Remark: Minimality theorem and digital computer explain the choice of 2. The latter sets only contain non-infinite elements. The notation with \({}^{c}\) is defined analogously for \([-c, c]\) or \({}^{c}\mathbb{C}\). Sets denoted with \({}^{c}\) are corresponding to the conventional ones without \({}^{c}\). The definition and thus limitation of \(c\) resp. \(\omega\) clearly causes these sets to lose the property of being closed. The almost arbitrary definitions of the largest finite and (non-)infinite real number have no convincing alternatives.

Remark: An abrupt transition between finite and infinite numbers is hard to justify. Only the unique construction of an inconcrete or infinite set allows to determine the number of its elements and to relate it to \({}^{\omega}\mathbb{N}\) as a basis thanks to its simple construction. If there are multiple possible constructions, the most plausible one is selected. The existing set \(\mathbb{W}\) of all sets (worlds) cannot be changed. \(\mathbb{R}\) includes both the conventionally hyperreal and surreal numbers.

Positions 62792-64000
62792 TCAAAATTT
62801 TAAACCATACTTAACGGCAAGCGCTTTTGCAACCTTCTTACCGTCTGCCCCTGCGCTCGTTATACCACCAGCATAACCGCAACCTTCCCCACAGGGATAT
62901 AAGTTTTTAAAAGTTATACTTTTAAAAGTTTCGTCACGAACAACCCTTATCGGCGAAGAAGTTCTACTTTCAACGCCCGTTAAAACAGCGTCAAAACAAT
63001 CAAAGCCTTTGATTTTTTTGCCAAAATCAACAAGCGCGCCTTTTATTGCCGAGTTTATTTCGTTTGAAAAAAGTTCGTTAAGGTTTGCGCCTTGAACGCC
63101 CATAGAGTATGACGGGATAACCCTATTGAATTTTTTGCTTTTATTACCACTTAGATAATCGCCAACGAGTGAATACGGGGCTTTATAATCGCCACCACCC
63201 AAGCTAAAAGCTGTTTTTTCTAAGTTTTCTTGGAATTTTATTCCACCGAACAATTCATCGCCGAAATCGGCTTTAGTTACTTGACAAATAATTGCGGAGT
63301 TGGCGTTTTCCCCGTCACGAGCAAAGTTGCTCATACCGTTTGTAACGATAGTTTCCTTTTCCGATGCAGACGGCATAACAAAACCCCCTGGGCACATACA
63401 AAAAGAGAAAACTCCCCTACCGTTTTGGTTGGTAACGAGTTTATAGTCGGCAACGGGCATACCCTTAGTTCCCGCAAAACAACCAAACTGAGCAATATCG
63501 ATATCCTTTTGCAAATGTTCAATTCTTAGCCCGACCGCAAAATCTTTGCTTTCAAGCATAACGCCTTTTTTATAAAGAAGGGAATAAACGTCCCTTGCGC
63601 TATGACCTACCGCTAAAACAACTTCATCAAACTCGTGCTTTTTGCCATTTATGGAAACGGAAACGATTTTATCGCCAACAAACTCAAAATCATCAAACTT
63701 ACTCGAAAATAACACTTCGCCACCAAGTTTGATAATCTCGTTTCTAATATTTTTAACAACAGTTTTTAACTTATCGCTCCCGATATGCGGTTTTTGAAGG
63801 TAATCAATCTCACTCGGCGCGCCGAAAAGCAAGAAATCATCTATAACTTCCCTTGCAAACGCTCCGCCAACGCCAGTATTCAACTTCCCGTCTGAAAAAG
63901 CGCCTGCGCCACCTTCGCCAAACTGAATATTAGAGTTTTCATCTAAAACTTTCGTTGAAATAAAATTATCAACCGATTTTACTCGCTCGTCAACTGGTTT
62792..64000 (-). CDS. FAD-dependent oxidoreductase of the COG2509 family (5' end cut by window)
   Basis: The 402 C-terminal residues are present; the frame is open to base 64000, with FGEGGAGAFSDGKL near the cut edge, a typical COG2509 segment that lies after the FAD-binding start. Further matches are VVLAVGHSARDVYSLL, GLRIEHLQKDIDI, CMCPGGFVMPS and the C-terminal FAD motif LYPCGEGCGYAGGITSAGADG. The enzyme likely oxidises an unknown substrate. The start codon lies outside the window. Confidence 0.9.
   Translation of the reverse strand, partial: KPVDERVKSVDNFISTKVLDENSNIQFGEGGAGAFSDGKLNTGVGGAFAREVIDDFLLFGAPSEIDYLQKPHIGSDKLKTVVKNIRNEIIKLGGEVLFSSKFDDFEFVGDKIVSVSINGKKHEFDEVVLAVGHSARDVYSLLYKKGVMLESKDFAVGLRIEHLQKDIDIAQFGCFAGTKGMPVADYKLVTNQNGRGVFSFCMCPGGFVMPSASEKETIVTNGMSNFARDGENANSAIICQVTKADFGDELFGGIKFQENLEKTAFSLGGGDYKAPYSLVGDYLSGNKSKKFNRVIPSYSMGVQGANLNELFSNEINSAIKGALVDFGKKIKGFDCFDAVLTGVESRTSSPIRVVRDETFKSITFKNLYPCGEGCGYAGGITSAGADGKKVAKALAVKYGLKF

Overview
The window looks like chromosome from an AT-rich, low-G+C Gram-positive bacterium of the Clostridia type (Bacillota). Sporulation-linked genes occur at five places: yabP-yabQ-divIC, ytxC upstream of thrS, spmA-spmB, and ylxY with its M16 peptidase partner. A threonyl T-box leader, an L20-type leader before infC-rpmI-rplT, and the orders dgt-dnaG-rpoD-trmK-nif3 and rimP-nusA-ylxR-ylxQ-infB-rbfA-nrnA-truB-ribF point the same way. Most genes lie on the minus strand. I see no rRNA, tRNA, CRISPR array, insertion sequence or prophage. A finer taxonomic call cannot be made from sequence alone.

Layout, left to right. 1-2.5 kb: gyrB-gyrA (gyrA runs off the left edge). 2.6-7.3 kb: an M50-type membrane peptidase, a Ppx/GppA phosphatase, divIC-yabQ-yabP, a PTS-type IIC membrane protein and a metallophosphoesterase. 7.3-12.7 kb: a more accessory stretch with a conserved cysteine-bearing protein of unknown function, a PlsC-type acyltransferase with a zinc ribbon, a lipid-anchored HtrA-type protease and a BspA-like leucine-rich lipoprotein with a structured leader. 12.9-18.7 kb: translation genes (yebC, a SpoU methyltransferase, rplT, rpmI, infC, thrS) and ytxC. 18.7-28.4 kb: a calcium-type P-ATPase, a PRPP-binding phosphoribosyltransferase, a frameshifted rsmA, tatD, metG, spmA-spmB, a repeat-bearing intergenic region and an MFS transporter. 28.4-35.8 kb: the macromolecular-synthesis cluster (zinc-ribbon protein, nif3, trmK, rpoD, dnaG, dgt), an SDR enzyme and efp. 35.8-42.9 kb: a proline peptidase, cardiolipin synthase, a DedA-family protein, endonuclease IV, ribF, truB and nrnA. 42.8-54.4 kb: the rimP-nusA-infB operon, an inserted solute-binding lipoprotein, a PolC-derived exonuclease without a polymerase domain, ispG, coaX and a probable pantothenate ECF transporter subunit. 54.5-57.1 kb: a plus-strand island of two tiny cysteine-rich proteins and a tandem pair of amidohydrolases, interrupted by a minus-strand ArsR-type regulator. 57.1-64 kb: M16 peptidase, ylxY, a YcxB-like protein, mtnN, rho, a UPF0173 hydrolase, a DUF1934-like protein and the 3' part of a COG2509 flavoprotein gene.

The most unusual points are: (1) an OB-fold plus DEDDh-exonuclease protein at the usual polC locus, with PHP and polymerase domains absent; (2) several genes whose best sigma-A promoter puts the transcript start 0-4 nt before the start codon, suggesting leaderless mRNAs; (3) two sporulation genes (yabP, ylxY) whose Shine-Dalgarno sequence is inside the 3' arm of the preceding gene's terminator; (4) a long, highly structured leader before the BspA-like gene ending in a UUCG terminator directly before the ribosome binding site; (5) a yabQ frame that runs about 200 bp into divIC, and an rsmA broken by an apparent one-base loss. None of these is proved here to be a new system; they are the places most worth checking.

Definition: Let \(\in\) be irreflexive and asymmetric, whereas \(\subseteq\) is partial order. Two sets are equal if and only if they contain the same elements (extensionality). The set \(Y\) is called union of the set \(X\) if it contains exactly the elements of the elements of \(X\) as elements. Let \(\mathcal{P}(X) := \{Y : Y \subseteq X\}\) be the power set of the set \(X\). Every number from \(\mathbb{C}^{*}\) is said to be infinitesimal if the absolute value of its reciprocal is infinite.\(\triangle\)